So far for Earth Month, we’ve tackled subjects such as our recycling crisis, how to sort our trash, and the different Rs of sustainability. One big polluter that has come to light in recent years is plastic microfibers. I’ve been wanting to tackle this subject for a while now, but I’ve been hesitant because there’s still so much that we don’t know and there are a lot of articles that make this topic very much black and white. I want to remind you, the reader, that sustainable problems are not black and white. And if you ever meet anyone that claims that they have all the answers, run the other way.
What are Plastic microfibers and their danger?
There is a study published in the Marine Pollution Bulletin in 2017 stating that the Hudson River alone releases 300 million microfibers a day. Even though these microscopic particles are hard to see for the naked eye, 300 million is A DAY sums up to 109,500,000,000 plastic microfibers A YEAR just out of the Hudson. That’s crazy. Even then, the Marine Debris Program cannot quantify how much debris is actually composed of plastic.
By definition, microfibers are less than 5mm long—smaller than the width of your hair. Plastic microfibers are those made out of synthetic materials, such as PET aka polyester, nylon, and acrylic.
The danger with these synthetics is that they do not biodegrade as quickly as naturally derived fibers such as cotton, wool, linen, etc. They are too small to be recycled and to the naked eye, they are hard to pinpoint. It is believed that the majority of microfibers are actually being filtered through wastewater management systems, yet it’s not 100% reliable.
Plastic microfibers are still being ingested by marine life and essentially us. The main aspect of this issue that has shocked me the most, is the fact that microplastics have been found everywhere in the world. The study noted previously, only talks about the fiber particles in the Hudson going into the Atlantic, but waterways are polluted with these pesky fibers from Australia to China to the Mediterranean.
Like I mentioned in the introduction: even though there is research regarding the subject, there are still a lot of things that we do not know about plastic microfibers. If they’re being filtered in waste management facilities, why do we still have a large abundance of them? Will this ever be avoided in the future? Is it the manufacturer’s fault? How do we clean this up?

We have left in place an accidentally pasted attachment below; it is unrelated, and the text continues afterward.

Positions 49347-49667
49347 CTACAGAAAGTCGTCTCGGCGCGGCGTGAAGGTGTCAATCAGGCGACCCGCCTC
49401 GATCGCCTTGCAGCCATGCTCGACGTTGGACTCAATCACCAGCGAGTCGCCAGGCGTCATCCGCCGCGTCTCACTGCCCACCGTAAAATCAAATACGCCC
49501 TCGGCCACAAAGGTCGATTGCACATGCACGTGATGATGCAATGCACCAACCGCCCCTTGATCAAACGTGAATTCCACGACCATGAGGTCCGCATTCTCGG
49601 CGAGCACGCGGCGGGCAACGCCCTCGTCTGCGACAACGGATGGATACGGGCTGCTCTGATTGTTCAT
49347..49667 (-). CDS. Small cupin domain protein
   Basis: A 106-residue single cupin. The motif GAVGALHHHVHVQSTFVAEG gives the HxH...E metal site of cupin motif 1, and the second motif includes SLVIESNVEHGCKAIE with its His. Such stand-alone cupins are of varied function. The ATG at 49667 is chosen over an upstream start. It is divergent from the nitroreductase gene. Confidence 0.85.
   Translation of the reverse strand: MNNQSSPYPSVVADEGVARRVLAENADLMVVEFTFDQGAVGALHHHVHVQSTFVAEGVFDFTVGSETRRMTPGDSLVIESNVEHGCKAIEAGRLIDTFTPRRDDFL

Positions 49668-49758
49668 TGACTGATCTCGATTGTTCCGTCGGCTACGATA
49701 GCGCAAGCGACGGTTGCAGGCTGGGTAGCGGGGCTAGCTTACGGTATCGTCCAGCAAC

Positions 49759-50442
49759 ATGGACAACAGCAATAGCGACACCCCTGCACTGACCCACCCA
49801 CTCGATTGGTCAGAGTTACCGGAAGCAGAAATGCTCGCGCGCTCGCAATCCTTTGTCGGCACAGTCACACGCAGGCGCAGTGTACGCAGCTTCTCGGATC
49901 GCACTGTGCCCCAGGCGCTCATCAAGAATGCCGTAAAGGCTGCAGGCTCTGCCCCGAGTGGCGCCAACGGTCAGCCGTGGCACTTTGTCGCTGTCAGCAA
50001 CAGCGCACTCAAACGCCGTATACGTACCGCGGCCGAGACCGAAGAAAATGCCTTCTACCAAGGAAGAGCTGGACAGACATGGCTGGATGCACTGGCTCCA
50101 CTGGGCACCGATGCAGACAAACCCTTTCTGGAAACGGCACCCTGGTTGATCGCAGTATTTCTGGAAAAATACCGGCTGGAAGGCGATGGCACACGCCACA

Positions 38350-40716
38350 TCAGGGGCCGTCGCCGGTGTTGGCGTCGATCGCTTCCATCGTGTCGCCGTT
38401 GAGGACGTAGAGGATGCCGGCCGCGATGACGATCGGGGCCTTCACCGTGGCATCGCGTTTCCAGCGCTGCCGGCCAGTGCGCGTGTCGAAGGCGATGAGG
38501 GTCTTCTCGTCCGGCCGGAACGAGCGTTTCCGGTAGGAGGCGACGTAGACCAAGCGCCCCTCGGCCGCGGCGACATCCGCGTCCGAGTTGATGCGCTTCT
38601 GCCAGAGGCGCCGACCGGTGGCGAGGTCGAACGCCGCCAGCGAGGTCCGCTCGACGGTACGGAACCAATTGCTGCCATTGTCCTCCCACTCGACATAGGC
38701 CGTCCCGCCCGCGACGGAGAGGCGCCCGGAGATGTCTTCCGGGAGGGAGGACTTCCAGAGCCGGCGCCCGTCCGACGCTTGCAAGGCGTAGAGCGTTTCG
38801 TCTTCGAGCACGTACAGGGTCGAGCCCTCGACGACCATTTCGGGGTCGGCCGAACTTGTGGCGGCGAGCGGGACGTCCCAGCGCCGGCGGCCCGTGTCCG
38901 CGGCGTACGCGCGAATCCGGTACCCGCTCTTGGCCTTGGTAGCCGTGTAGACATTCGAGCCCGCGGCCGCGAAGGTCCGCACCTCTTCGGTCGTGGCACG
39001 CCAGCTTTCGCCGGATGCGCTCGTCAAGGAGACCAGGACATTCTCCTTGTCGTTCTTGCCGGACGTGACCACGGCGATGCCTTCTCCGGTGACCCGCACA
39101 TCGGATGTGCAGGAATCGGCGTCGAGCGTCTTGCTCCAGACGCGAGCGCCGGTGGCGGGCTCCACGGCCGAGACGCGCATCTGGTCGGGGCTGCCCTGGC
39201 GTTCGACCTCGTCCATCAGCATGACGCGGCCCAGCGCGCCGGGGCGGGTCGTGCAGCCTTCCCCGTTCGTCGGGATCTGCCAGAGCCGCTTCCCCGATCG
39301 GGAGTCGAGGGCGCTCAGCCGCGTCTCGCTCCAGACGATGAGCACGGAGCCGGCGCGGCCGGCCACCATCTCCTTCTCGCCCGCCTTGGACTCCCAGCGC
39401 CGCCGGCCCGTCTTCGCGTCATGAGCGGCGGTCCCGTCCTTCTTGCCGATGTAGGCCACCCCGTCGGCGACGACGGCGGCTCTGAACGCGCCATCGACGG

I understand that people within the sustainable fashion community are highly against synthetic fibers, and I don’t completely disagree nor agree.
I think if we’re going to be advocating for shopping second hand as another way of practicing slow fashion, we have to be aware that plastic microfibers will be released from the clothing we buy, even if they come in a “sustainable” setting.
Synthetics are widely used within athletic apparel, outdoor gear and common fibers that are advertised as vegan. We have to understand that ALL clothing items will release fibers at any given point in their life cycle. Washing and caring of clothes induct agitation to clothing which then causes fibers to be released, no matter if you’re using electric washing machines or hand washing.
Before we start a lynching mob to manufacturers and blame them for poorly made products, we have to understand how clothing is made. Threads and yarns come together by spinning fibers. Fibers and filaments are inherently small. These fibers are ending up in the ocean because they will be released through wear and tear.
I saw this chart on Vox where it shows how with the first wear releases the most fibers. To me, it makes sense because the garment hasn’t had a large lifespan where excess fibers have been shed. Through a fiber morphology standpoint, the reason why the cotton-polyester blend releases less fiber is that natural fibers are made imperfectly. They have ridges and scales that increase their cling to other fibers versus synthetics that are smooth with no ridges.
I think that since we’re not getting rid of synthetic fibers any time soon, we have to be cautious of how we approach and consume synthetics.
Here are simple things that you can do to reduce the release of plastic microfibers.
Wash Less Often
Like I mentioned in my post about laundry, you’re probably over washing your clothes. If you opt to elongate the wear and use of your garments, that means that you are applying less agitation to your clothing over time. Also, washing with a front-load washing machine has proven to reduce microfiber release by five times.
Use Liquid Laundry Soap
Again, we’re trying to reduce the amount of agitation that is applied to clothing. Detergent powders can rub/scrub against fibers making it easier for fibers to come apart.
Place lint in the trash
I honestly had no idea that people wash their dryer’s lint filter until I did further research on this topic. Don’t wash your lint filters! Instead, throw the lint in the trash.
Opt for Natural Fibers
Natural fibers take a very small fraction of the time to decompose compared to synthetic fibers. Like I mentioned before, they also have ridges and scales that help cling to other fibers and reduce shedding.
Buy a GuppyFriend bag or washing machine filter
If you’re not going to follow the previous tips or if you want to be more cautious, buy a GuppyFriend or a filter. For the GuppyFriend, wash your synthetics in it and dispose of all the collected fibers after you’re done using it. Apart from the